American Trucking Associations President and CEO Chris Spear testified before the Senate Committee on Commerce, Science, and Transportation about the importance of including commercial vehicles in the discussion about automated vehicles, and urged the Federal government not to stifle innovation.
“I hope my testimony will help unwind some of the myths about automation and our industry,” Spear said in his opening remarks, “and will demonstrate why trucking needs to be at the table as the roadmap for automated vehicles is being written.”
Spear told the Committee that today, the nation depends on more than 3.5 million professional drivers to move more than 70% of goods that are delivered by truck annually—a fact that increased automation is not likely to change. American Trucking Associations is a federation of 50 affiliated state trucking associations and councils. Spear testified on Sept. 13.
“While some people use the terms ‘autonomous’ and ‘driverless’ interchangeably, ATA believes the world of automated vehicles will still have an important role for drivers,” he said. “Just as pilots play a key role in our airline industry, truck drivers will do the same on the ground by leveraging the benefits of automated technology while navigating the cityscapes and handling the customer pickups and deliveries.”
Spear added, “We are at a critical moment in the development of autonomous technology. There are many questions to be answered—including those about cybersecurity, about the impact on trucking operations and how vehicles will interact with one another, and about infrastructure. What is clear is that those questions should be answered for commercial and passenger vehicles at the same time.”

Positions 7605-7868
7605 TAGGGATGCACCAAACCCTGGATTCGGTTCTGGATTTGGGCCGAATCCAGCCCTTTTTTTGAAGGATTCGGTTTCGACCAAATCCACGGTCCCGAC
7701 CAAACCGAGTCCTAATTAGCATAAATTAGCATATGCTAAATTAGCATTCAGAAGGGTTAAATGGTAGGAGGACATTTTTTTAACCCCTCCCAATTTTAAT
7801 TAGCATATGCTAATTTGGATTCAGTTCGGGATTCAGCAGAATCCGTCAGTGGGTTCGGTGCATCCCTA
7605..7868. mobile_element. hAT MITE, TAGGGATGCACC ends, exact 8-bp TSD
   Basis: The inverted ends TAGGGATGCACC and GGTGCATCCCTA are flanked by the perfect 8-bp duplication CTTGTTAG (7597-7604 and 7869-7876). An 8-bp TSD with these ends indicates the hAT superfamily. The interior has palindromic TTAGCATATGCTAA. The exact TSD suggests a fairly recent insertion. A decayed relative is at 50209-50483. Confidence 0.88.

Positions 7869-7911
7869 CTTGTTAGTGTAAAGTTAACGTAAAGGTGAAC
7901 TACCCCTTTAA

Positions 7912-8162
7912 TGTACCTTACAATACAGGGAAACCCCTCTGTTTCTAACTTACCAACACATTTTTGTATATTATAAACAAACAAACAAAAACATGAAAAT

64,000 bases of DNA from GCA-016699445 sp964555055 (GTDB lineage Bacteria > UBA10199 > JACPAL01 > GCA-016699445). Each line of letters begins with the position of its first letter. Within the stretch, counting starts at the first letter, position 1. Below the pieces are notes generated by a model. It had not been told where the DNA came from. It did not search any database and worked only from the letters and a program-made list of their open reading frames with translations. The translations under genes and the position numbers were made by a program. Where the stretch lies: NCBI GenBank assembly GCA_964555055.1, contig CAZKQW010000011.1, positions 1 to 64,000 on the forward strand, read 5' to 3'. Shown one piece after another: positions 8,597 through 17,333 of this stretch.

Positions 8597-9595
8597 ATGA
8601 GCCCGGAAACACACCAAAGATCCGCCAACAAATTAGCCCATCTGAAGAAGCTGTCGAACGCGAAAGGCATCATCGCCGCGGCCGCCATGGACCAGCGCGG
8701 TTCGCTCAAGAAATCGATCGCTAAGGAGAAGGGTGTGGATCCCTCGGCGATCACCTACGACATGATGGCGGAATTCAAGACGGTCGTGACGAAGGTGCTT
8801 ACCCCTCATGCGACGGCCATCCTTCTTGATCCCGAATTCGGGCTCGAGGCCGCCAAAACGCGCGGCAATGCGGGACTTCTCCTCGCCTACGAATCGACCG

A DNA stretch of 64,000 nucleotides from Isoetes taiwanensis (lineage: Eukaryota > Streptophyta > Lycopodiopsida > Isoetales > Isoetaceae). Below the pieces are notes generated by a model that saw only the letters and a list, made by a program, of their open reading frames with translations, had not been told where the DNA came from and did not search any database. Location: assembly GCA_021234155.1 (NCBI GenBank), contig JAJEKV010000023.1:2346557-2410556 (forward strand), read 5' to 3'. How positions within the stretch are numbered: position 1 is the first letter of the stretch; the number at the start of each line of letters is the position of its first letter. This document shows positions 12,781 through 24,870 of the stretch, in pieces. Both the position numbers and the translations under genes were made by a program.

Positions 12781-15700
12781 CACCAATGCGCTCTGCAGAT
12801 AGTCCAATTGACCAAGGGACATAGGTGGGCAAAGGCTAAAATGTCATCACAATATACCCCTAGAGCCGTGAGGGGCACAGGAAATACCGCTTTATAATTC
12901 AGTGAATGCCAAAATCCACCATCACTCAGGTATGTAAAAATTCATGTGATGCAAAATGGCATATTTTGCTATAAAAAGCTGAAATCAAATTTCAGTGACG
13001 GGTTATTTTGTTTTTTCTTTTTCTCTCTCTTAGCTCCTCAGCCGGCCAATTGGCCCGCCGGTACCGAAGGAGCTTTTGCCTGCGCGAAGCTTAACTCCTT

Among several recommendations, Spear also urged the government to set uniform national rules of the road for automated vehicles, but at the same time not to suppress innovation.
“Federal agencies and state governments must commit to supporting innovation for both commercial and passenger vehicles, using existing regulatory exemptions to allow manufacturers and technology companies to test and develop new systems,” he said.
Here is the conclusion from Spear’s testimony:
ATA supports the development of automated vehicle technology for all vehicle types. This technology has the potential for improving safety, the environment, reducing congestion, and saving fuel. While there are concerns about the impact automated technologies will have on the future of work, affected stakeholders should embrace this coming innovation and work together to prepare the workforce to operate with the new technology. Some may see a driverless future, but with the complexity and diversity of the trucking industry, we expect the driver will retain an important role in trucking for a long time to come, with automated truck technology that will improve safety and productivity.
To prepare for the future, federal agencies should begin the work of evaluating the benefits of connected and automated technology on public safety and the economy, and reviewing regulations to see what changes could be made to take advantage of the capabilities that this new technology provides. Preserving a seamless set of safety standards across the country will help to minimize disruptions to the economy and the national supply chain, and support the development of new technology.
Trucking plays a critical role in our economy—keeping the shelves of our local supermarkets fully stocked; delivering life-saving medical supplies to hospitals and clinics; and delivering goods at every stage of production from raw materials to the store shelf—and it should not be left out of any legislation that supports innovation in automated vehicle technology.”